At Unbabel, the integration of Artificial Intelligence (AI) with human post-edition (PE) to achieve high-quality translations is our fundamental priority. To ensure that we consistently deliver on our promise, we’ve invested heavily over the years in building out a robust set of technologies that include:
- Machine Translation (MT) engines
- Real-time Quality Estimation (QE) system evaluation
- A visual representation of our quality framework (Customer Utility Analysis)
- In-house Language Operations Platform with its own self-service option
With that, we’ve recognized that the quality of the source text plays a critical role throughout the translation process. Regardless of the robustness of MT systems, the quality of the source text has a major impact on the quality of the translations, mainly when the pipeline has an MT-only flow with no human revision on the final quality of the translation.
This article delves deep into our efforts to enhance translation quality by focusing on the significance of the source text, as well as introducing our customized evaluation framework.
Creating a Tailored Evaluation Framework
In 2020, we secured a major investment in translation technology to understand how the quality of the source text has an impact on the MT. The initial approach was to create an evaluation framework focused only on the source text. While existing translation metrics like the Multidimensional Quality Framework (Lommel et al., 2014), also known as MQM, are widely used in the translation industry, they do not solely target the quality of the source text. Therefore, we created our own evaluation methodology, which enables us to identify patterns in the source text and understand their impact on the translation.
Customer Support Use Case: Agent and User-Generated Content
One particular area of interest for us that presented a unique set of challenges is the translation of Customer Support interactions. We examined both sides of these interactions: the Agent and User-generated content. While agents were typically instructed to follow templated responses and often pigeonholed into communicating in English, whether or not it be their native language, users are unconstrained regarding structure and manner of writing. Through our research (Gonçalves, 2021), we discovered that errors in the source text and linguistic structures commonly found in online languages, such as emoticons, abbreviations, idiomatic expressions, conversational markers, profanities, and message segmentation, significantly impact the translation quality. Building on this experience and additional resources, we developed a production-ready typology called Source Typology (Gonçalves et al., 2022), which classifies and addresses these issues.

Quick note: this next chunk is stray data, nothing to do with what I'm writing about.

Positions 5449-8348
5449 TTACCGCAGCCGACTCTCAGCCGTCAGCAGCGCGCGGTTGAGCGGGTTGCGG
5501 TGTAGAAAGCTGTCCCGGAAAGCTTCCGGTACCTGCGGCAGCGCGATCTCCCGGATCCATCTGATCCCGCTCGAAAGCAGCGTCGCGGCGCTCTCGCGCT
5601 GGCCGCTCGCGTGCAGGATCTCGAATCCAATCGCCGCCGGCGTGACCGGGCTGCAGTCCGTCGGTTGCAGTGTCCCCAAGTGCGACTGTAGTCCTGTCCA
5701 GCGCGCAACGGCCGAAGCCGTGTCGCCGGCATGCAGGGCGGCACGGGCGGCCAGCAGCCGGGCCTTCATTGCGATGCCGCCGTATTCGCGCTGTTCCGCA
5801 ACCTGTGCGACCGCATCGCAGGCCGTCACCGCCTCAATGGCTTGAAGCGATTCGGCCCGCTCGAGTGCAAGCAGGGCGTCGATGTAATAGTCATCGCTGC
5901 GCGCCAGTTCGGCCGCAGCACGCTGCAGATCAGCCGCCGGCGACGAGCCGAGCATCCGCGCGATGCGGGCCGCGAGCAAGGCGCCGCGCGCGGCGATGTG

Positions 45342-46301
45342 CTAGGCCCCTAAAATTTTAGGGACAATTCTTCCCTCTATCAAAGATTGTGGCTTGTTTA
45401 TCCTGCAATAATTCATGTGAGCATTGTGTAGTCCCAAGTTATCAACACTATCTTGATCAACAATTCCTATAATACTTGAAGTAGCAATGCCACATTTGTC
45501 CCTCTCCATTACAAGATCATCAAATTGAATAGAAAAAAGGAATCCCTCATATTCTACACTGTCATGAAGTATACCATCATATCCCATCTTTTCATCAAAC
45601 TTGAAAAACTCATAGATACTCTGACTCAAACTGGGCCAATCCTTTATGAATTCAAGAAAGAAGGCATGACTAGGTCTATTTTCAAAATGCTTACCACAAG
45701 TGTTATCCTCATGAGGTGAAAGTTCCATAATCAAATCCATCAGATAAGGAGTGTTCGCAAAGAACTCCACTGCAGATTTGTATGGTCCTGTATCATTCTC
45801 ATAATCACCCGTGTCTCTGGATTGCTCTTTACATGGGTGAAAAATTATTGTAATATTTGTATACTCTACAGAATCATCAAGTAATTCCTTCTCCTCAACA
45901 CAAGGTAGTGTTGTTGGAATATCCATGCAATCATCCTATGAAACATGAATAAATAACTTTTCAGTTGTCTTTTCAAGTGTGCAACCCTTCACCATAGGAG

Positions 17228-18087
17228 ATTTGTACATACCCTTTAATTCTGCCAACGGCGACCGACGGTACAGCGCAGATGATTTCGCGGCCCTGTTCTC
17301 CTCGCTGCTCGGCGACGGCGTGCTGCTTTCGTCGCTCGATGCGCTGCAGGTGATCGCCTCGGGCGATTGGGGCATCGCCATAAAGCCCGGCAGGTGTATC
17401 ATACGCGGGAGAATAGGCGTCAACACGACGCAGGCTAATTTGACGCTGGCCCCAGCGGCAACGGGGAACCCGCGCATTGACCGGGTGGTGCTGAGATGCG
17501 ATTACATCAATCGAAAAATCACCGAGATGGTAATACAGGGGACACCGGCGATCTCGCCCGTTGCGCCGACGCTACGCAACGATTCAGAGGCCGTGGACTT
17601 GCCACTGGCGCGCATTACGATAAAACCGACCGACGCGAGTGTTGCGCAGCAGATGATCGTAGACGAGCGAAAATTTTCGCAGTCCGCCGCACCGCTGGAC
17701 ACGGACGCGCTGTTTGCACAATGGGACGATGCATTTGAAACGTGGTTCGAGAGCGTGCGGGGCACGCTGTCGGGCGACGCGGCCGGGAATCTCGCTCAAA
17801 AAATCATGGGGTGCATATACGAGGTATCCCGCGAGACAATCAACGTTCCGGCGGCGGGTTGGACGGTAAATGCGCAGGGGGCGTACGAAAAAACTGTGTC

Monolingual Use Case: Expanding Beyond Customer Support
Unbabel’s expansion into different use cases, including Localization, posed new challenges due to diverse content types, varying pipeline strategies, and the need to adapt to different target audiences. To address these challenges, we explored the use case of Monolingual Proofreading. Its scope is having a professional translation of any type of content where there is no access to the source text, and verifying if the translation delivered is comprehensible and accurate, while also meeting the standards of its target language and readability expectations of its target audience. Consequently, we adapted our evaluation framework to analyze the quality of monolingual texts without any direct relation to a source text. This expanded typology is now known as Monolingual Typology.
Impact on Translation Quality
At Unbabel, we have made our Quality Intelligence Report (Unbabel Qi) available to everyone, providing real-time translation scores generated by our in-house QE system. To exemplify the impact of source text quality on translation quality, let’s consider an example with a source text containing Grammar, Spelling and Omission errors:
“I would come to Lisbonn in Ø, but Ø haven’t planted anything.”
The following sentence is a Brazilian Portuguese translation from an online MT system:
“Eu viria para Lisbonn em Ø, mas não planed nada.”
|Source Text (English)||Error Type in Source||Translation (Brazilian Portuguese)||Error Type in Target||Explanation|
|would||Grammar||viria||Grammar||Wrong verb tense|
|Lisbonn||Spelling||Lisbonn||Wrong Named Entity||The Named Entity is not translated|
|in Ø||Omission||em Ø||Omission||Omitted Noun|
|planted||Spelling||planed||Untranslated||The word was left in English|
The table above demonstrates how the majority of errors from the source text were transferred to the translated text or became more severe. This phenomenon is commonly observed in commercially available MT systems, as mentioned in Gonçalves (2021). To further illustrate this point, the image below showcases the translation scores and quality assessed using Unbabel Qi: